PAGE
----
At a used bookstore today, I picked up the 1893 text *Elements of Arithmetic: For Primary and Intermediate Classes in Public and Private Schools* by Dr. William J. Milne. One thing that I noticed was that he is adamant that “and” is never to be used when naming integers: “In reading numbers expressed by three *figures,* the tens are read after the hundreds without the word *and.* Thus, 478 is read four hundred seventy-eight, instead of four hundred *and* seventy-eight” (p. 78). That Milne feels the need to emphasize this suggests that “and” was in standard use here, so the he feels the need to “correct” it, at least in rigorous mathematical contexts.

This stood out to me because I don’t recall hearing about this convention when I was in school, but I understand it’s prevalent in elementary school these days. My students have corrected my using “and” in that context, but they weren’t clear on why. It had something to do with “and” only being used in decimals. However, that doesn’t make sense, because the standard way of reading decimals is to use the word “point” (e.g., “pi is approximately three point one four one five nine”). Given the age of the book, I was curious if Dr. Milne had anything else to say on the matter.

He defines mixed numbers on p. 150, but doesn’t explicitly tell how they’re supposed to be read. However, prior to introducing mixed numbers formally, he gives examples such as “1 and 5 sixths” and “2 and a half” (p. 147). This strongly suggests that mixed numbers are to be read with “and” between the integer portion and the fraction.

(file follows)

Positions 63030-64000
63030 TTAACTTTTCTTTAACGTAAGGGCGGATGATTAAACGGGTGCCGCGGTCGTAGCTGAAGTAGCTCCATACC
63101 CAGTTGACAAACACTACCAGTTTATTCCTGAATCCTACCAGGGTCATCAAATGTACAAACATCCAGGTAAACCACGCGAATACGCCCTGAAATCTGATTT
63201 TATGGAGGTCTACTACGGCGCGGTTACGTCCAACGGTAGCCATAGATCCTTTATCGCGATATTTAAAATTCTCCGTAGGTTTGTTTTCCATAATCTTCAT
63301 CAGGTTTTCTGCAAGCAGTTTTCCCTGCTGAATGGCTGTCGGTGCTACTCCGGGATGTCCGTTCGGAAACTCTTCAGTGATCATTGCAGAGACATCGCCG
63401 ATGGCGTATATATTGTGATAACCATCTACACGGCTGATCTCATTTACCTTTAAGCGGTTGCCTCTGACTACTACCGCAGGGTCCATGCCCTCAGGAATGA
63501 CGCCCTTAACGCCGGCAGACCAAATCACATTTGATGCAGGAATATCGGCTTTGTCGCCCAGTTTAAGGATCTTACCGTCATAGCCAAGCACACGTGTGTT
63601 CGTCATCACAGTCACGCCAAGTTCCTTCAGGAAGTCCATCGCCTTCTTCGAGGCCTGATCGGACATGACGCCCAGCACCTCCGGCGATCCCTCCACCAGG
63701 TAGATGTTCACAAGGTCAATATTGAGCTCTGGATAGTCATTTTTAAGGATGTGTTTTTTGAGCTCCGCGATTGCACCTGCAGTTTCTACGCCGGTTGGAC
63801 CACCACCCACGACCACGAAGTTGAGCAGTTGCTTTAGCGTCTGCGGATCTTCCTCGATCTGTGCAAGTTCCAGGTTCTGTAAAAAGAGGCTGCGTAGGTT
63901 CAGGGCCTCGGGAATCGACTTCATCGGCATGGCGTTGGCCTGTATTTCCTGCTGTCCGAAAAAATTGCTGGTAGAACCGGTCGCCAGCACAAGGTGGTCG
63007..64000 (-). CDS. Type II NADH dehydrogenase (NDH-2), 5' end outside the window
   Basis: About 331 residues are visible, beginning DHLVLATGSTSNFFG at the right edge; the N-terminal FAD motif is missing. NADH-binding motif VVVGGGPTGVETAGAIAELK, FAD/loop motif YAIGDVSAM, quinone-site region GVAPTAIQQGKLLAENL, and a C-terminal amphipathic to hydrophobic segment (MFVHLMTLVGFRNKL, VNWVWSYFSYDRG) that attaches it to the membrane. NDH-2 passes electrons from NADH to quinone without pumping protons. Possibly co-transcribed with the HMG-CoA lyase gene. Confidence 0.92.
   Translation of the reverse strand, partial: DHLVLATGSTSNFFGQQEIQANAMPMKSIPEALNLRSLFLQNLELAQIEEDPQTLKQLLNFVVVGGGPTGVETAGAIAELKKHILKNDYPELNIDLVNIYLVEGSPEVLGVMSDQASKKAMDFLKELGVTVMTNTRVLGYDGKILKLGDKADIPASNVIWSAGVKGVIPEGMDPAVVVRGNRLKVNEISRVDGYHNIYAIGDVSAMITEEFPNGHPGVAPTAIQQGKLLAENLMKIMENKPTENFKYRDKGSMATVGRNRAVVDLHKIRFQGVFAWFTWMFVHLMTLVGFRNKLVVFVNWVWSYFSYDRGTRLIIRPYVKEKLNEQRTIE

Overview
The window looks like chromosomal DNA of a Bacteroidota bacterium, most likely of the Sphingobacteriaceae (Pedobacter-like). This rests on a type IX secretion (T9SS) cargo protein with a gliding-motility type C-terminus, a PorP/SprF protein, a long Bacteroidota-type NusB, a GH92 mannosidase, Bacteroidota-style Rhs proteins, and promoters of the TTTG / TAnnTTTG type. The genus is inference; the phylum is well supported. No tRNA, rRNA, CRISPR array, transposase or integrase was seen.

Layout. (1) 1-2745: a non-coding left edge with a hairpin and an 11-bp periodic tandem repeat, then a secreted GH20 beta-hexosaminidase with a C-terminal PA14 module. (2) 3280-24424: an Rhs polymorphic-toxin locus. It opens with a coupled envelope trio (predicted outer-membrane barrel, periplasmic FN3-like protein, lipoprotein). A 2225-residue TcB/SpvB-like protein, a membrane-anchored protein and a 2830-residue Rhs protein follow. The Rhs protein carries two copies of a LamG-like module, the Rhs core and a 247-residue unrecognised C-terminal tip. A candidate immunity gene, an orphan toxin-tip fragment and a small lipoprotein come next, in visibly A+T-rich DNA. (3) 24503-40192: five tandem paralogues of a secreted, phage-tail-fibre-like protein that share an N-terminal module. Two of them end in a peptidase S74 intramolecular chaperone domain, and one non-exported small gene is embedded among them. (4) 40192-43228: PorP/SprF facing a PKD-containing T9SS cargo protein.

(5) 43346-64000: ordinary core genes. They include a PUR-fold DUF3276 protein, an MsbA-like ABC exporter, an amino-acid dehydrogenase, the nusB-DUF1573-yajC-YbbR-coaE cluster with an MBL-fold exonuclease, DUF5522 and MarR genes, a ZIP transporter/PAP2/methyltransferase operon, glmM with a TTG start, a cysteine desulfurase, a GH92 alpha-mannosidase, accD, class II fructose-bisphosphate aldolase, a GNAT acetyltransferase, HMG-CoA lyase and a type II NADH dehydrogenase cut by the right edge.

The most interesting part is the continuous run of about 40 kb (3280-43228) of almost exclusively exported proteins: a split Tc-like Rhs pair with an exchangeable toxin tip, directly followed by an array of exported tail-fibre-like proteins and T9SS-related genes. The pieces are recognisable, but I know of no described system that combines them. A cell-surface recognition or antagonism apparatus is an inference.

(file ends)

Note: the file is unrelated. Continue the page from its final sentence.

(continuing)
In the chapter called “Decimal Fractions”, Milne makes this explicit. He describes decimals as being shorthand for fractions: 0.9 represents \(\frac{9}{10}\), while 0.48 represents \(\frac{48}{100}\). “Since decimals have the same law of increase and decrease as integers,” he writes, “the *denominator* of the fraction may be indicated by the *position* of the figures” (p. 188).

When reading the number 796.584694, for instance, Milne feels we should say, “Seven hundred ninety-six and five hundred eighty-four thousand six hundred ninety-four millionths”. Milne writes, “Hence it is evident that: *In reading a decimal, the decimal should be read as an integer, and the denomination of the right-hand figure should be added.* In reading an integer and a decimal, use the word *and* only between the integral and decimal parts of the number” (p. 189).

This approach is naturally problematic when it comes to irrational numbers, which Milne doesn’t address in the book regardless. I reckon he may have gotten around this by describing the functions on algebraic numbers, using the names for transcendentals, and describing the decimal approximations as just that (e.g., “\(\sqrt{2}\pi \approx 4.443\)” would be read aloud as “the square root of two times pi about equals four and four hundred forty-three thousandths”). However, it seems needlessly confining to require someone to decide how many decimal values of π they’re going to give before they’ve started speaking (“three and fourteen-hundredths” vs. “three and one thousand four hundred sixteen ten-thousandths”). And, at any rate, this is confusing to the audience, compared to the standard convention of “three point one four one six”.